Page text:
4. Post-acceleration of laser driven protons with a compact high field linac

    Science.gov (United States)

    Sinigardi, Stefano; Londrillo, Pasquale; Rossi, Francesco; Turchetti, Giorgio; Bolton, Paul R.

    2013-05-01

    We present a start-to-end 3D numerical simulation of a hybrid scheme for the acceleration of protons. The scheme is based on a first stage laser acceleration, followed by a transport line with a solenoid or a multiplet of quadrupoles, and then a post-acceleration section in a compact linac. Our simulations show that from a laser accelerated proton bunch with energy selection at ~ 30MeV, it is possible to obtain a high quality monochromatic beam of 60MeV with intensity at the threshold of interest for medical use. In the present day experiments using solid targets, the TNSA mechanism describes accelerated bunches with an exponential energy spectrum up to a cut-off value typically below ~ 60MeV and wide angular distribution. At the cut-off energy, the number of protons to be collimated and post-accelerated in a hybrid scheme are still too low. We investigate laser-plasma acceleration to improve the quality and number of the injected protons at ~ 30MeV in order to assure efficient post-acceleration in the hybrid scheme. The results are obtained with 3D PIC simulations using a code where optical acceleration with over-dense targets, transport and post-acceleration in a linac can all be investigated in an integrated framework. The high intensity experiments at Nara are taken as a reference benchmarks for our virtual laboratory. If experimentally confirmed, a hybrid scheme could be the core of a medium sized infrastructure for medical research, capable of producing protons for therapy and x-rays for diagnosis, which complements the development of all optical systems.

  5. High quality proton beams from hybrid integrated laser-driven ion acceleration systems

    Energy Technology Data Exchange (ETDEWEB)

    Sinigardi, Stefano, E-mail: sinigardi@bo.infn.it [Dipartimento di Fisica e Astronomia, Università di Bologna and INFN Sezione di Bologna, Via Irnerio 46, I-40126 Bologna (Italy); Turchetti, Giorgio; Rossi, Francesco; Londrillo, Pasquale [Dipartimento di Fisica e Astronomia, Università di Bologna and INFN Sezione di Bologna, Via Irnerio 46, I-40126 Bologna (Italy); Giove, Dario; De Martinis, Carlo [Dipartimento di Fisica, Università di Milano and INFN Sezione di Milano, Via F.lli Cervi 201, I-20090 Segrate (Italy); Bolton, Paul R. [Kansai Photon Science Institute (JAEA), Umemidai 8-1-7, Kizugawa-shi, Kyoto 619-0215 (Japan)

    2014-03-11

    We consider a hybrid acceleration scheme for protons where the laser generated beam is selected in energy and angle and injected into a compact linac, which raises the energy from 30 to 60 MeV. The laser acceleration regime is TNSA and the energy spectrum is determined by the cutoff energy and proton temperature. The dependence of the spectrum on the target properties and the incidence angle is investigated with 2D PIC simulations. We base our work on widely available technologies and on laser with a short pulse, having in mind a facility whose cost is approximately 15M€. Using a recent experiment as the reference, we choose the laser pulse and target so that the energy spectrum obtained from the 3D PIC simulation is close to the one observed, whose cutoff energy was estimated to be over 50 MeV. Laser accelerated protons in the TNSA regime have wide energy spectrum and broad divergence. In this paper we compare three transport lines, designed to perform energy selection and beam collimation. They are based on a solenoid, a quadruplet of permanent magnetic quadrupoles and a chicane. To increase the maximum available energy, which is actually seen as an upper limit due to laser properties and available targets, we propose to inject protons into a small linac for post-acceleration. The number of selected and injected protons is the highest with the solenoid and lower by one and two orders of magnitude with the quadrupoles and the chicane respectively. Even though only the solenoid enables achieving to reach a final intensity at the threshold required for therapy with the highest beam quality, the other systems will be very likely used in the first experiments. Realistic start-to-end simulations, as the ones reported here, are relevant for the design of such experiments.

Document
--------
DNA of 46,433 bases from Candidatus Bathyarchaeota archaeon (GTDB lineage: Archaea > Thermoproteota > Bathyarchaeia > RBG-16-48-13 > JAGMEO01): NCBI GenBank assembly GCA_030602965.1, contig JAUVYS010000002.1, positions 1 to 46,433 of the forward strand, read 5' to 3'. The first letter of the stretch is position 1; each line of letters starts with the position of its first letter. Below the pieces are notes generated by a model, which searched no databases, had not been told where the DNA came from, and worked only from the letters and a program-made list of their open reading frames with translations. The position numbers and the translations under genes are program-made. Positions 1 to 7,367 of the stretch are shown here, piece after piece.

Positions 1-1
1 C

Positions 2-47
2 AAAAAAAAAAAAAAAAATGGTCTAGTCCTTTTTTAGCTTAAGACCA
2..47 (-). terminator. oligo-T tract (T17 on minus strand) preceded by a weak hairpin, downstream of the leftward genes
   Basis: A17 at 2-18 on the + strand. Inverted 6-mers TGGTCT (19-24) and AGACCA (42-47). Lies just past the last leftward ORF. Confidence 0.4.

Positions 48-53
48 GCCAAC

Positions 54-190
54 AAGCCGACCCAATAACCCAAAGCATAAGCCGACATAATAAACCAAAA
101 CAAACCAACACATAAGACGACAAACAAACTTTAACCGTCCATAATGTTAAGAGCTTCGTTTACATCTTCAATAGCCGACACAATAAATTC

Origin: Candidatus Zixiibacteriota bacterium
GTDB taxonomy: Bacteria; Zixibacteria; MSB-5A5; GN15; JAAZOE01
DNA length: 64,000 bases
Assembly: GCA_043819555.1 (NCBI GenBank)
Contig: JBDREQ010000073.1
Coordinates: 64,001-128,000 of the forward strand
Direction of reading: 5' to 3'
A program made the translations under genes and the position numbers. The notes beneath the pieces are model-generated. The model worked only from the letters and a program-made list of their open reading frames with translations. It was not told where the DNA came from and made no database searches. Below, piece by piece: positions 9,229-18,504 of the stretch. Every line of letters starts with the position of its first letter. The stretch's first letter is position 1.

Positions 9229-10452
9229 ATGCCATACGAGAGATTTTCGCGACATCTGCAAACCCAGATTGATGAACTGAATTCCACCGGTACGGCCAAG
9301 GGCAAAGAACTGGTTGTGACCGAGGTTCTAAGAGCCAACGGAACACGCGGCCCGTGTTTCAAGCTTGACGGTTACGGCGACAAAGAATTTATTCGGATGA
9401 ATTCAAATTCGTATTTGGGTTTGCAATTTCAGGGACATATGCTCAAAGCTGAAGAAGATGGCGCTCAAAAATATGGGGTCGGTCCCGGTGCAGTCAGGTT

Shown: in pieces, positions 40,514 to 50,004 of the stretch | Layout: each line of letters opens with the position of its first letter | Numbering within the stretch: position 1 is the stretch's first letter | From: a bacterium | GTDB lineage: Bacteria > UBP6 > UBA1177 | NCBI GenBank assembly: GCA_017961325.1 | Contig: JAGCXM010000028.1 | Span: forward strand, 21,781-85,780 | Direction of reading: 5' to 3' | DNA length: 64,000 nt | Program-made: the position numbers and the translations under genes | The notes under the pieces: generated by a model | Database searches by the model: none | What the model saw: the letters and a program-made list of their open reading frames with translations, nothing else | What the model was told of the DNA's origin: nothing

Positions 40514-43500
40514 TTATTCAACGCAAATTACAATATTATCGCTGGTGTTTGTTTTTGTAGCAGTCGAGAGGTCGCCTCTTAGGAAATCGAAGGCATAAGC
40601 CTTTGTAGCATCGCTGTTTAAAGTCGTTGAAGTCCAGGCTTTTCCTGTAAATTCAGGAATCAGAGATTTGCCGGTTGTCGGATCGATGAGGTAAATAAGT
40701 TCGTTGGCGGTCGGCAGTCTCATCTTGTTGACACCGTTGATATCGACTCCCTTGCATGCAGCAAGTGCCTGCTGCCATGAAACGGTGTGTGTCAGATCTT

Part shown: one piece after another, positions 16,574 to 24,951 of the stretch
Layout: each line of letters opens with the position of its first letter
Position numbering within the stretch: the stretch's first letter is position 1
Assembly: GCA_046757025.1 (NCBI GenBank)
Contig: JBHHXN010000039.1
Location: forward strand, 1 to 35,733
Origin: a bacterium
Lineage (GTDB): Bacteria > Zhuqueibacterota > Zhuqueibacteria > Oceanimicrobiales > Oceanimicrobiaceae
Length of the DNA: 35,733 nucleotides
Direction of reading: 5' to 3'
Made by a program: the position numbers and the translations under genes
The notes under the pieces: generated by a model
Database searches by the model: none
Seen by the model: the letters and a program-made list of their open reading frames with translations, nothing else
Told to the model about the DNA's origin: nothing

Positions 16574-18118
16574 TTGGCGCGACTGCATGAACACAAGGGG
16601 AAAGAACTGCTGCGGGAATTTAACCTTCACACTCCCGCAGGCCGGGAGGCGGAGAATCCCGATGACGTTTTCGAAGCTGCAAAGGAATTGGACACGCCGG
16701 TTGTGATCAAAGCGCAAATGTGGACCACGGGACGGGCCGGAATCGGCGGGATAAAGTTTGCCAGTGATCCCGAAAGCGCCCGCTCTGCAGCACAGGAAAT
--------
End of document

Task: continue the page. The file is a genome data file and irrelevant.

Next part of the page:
6. High quality proton beams from hybrid integrated laser-driven ion acceleration systems

    Science.gov (United States)

    Sinigardi, Stefano; Turchetti, Giorgio; Rossi, Francesco; Londrillo, Pasquale; Giove, Dario; De Martinis, Carlo; Bolton, Paul R.

    2014-03-01

    We consider a hybrid acceleration scheme for protons where the laser generated beam is selected in energy and angle and injected into a compact linac, which raises the energy from 30 to 60 MeV. The laser acceleration regime is TNSA and the energy spectrum is determined by the cutoff energy and proton temperature. The dependence of the spectrum on the target properties and the incidence angle is investigated with 2D PIC simulations. We base our work on widely available technologies and on laser with a short pulse, having in mind a facility whose cost is approximately 15 M €. Using a recent experiment as the reference, we choose the laser pulse and target so that the energy spectrum obtained from the 3D PIC simulation is close to the one observed, whose cutoff energy was estimated to be over 50 MeV. Laser accelerated protons in the TNSA regime have wide energy spectrum and broad divergence. In this paper we compare three transport lines, designed to perform energy selection and beam collimation. They are based on a solenoid, a quadruplet of permanent magnetic quadrupoles and a chicane. To increase the maximum available energy, which is actually seen as an upper limit due to laser properties and available targets, we propose to inject protons into a small linac for post-acceleration. The number of selected and injected protons is the highest with the solenoid and lower by one and two orders of magnitude with the quadrupoles and the chicane respectively. Even though only the solenoid enables achieving to reach a final intensity at the threshold required for therapy with the highest beam quality, the other systems will be very likely used in the first experiments. Realistic start-to-end simulations, as the ones reported here, are relevant for the design of such experiments.